I'm interested about changes in the core and mantle behavior, a
potential magnetosphere, changes in the atmosphere and tectonic
A lot of this is very theoretical. Venus' atmosphere is nearly 100 times as massive Earth's atmosphere. It's also nearly all CO2, a greenhouse gas, which means it's good at trapping heat. That wouldn't change if Venus' rotation rate was faster.
"Core and mantle behavior" is a bit of an unusual statement, cores rotate with the planet and they slowly cool, there's some convection vs conduction going on, but it's difficult to study the cores of other planets. It's hard enough studying the core of Earth. But what we know of the core of Earth, or think we know is that Earth's core and Earth's crust rotate at slightly different rates. This may be due to Earth's crust slowing down over time and the core, not slowing down as fast. There's a slight variation in rotation rate. Also, Earth's inner core is solid, Earth's outer core is somewhat liquid (though extremely viscus), and as it cools, the inner core slowly grows, the outer core shrinks and in the process heat is released. This process creates a flow, which may be partially influenced by the Moons orbit, and together the circulations are thought to create Earth's magnetic field. This isn't certain, but the flow of the outer core is thought to be the cause and Earth's rotation may play a role in that.
So if Venus rotated much faster, in combination with it's proximity to the Sun and the solar tidal forces, it's possible a faster rotating Venus would have a permanent magnetic field. It's far from certain, but that's a possible outcome.
Plate tectonics is more tricky. Various studies suggest that planetary size has a lot to do with plate tectonics, and abundant water plays a role too, oceans making plate tectonics easier. Venus is on the small size and it has almost no water, so it's not a good candidate for plate tectonics. Venus also has very little granite. This is geology more than astronomy, but abundant granite (IMHO) plays a role in plate tectonics. The rocky bodies in our solar-system. Mercury, Venus, Mars, the Moon, are all, basically basalt like on their surfaces. Earth formed large granite land masses that float above the more dense basalt like layers under the oceans. Without granite land masses and without oceans, I don't think Venus is a good candidate for plate tectonics.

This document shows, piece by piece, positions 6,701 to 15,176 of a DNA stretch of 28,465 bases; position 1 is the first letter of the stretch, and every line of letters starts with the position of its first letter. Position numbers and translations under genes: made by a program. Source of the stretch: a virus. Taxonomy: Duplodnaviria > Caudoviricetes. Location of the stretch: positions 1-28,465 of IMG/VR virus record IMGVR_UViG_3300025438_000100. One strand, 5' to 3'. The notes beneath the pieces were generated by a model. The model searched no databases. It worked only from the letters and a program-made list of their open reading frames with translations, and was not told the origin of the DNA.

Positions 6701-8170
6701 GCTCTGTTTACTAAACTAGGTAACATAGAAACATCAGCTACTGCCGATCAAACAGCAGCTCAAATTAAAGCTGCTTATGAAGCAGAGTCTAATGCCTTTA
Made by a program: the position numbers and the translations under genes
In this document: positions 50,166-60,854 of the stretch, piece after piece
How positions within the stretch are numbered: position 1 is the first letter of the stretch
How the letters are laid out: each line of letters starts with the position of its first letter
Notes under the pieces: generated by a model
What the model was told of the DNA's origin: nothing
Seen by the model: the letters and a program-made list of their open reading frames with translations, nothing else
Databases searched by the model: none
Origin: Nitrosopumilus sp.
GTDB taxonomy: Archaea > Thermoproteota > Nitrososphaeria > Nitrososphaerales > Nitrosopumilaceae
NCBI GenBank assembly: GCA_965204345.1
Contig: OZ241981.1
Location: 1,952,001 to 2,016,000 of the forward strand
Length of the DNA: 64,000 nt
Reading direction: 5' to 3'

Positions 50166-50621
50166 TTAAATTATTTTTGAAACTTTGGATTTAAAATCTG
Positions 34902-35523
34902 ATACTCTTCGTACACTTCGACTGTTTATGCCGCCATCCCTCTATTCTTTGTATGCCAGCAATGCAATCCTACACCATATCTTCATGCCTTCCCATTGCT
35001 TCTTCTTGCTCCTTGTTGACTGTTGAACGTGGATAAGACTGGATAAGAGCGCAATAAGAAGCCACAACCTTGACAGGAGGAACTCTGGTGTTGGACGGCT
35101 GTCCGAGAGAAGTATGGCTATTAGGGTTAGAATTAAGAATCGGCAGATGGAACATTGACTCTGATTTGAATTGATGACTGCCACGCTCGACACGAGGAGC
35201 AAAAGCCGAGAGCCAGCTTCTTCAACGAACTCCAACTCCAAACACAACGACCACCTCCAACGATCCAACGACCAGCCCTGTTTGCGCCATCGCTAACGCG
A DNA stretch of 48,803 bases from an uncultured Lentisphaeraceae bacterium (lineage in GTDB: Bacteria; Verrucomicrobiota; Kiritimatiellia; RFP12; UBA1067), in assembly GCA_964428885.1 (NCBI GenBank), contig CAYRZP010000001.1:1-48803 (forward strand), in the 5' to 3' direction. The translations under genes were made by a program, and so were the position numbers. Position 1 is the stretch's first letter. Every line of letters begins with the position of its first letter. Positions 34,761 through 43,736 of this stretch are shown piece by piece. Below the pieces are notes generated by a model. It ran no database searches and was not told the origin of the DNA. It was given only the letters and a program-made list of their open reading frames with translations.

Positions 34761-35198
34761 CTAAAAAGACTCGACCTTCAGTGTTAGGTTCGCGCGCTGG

Did Venus ever have plate tectonics, like billions of years ago? Maybe. I have no idea, but maybe. Would it have plate tectonics if it rotated faster? I doubt it. A magnetic field - maybe. Plate tectonics, I don't think so.
This question is probably too general for stack exchange and it may be closed, but I don't believe that just spinning Venus faster would change all that much apart from maybe giving it a magnetic field, and that wouldn't change all that much on Venus. It has an induced magnetic field anyway.
If you could give Venus an ocean, maybe make it more massive and move it further away from the sun, then some interesting things might happen like plate tectonics, which could have lead the planet down a different path, perhaps more similar to Earth.
Earth was able to absorb CO2 into it's vast oceans and take in CO2 by photosynthesis and rocks were able to absorb CO2 by plate tectonics, and Earth was far enough from the sun to not have it's surface water evaporated and lost like what probably happened to Venus.
I think planetary formation, based on size, type of star, temperature, initial materials, etc, will be a very interesting field of study when/(if) big enough telescopes are set up to actually get a look at distant planets. It's very difficult to even observe, much less, study a planet that's light-years away. The so far twice or three ties delayed James Webb Space Telescope might get the ball rolling on this subject with better observations of exo-planet atmospheres, but it's a long ways away from being well understood. The James Webb ST is an enormously difficult undertaking, so we should be patient. With luck, it'll be up and taking in images within a few years.
Finally, would Venus' rotation, if it was faster, affect other planets? Basically not at all. Jupiter's rotation doesn't affect Earth. Rotation rate doesn't affect other objects at great distances.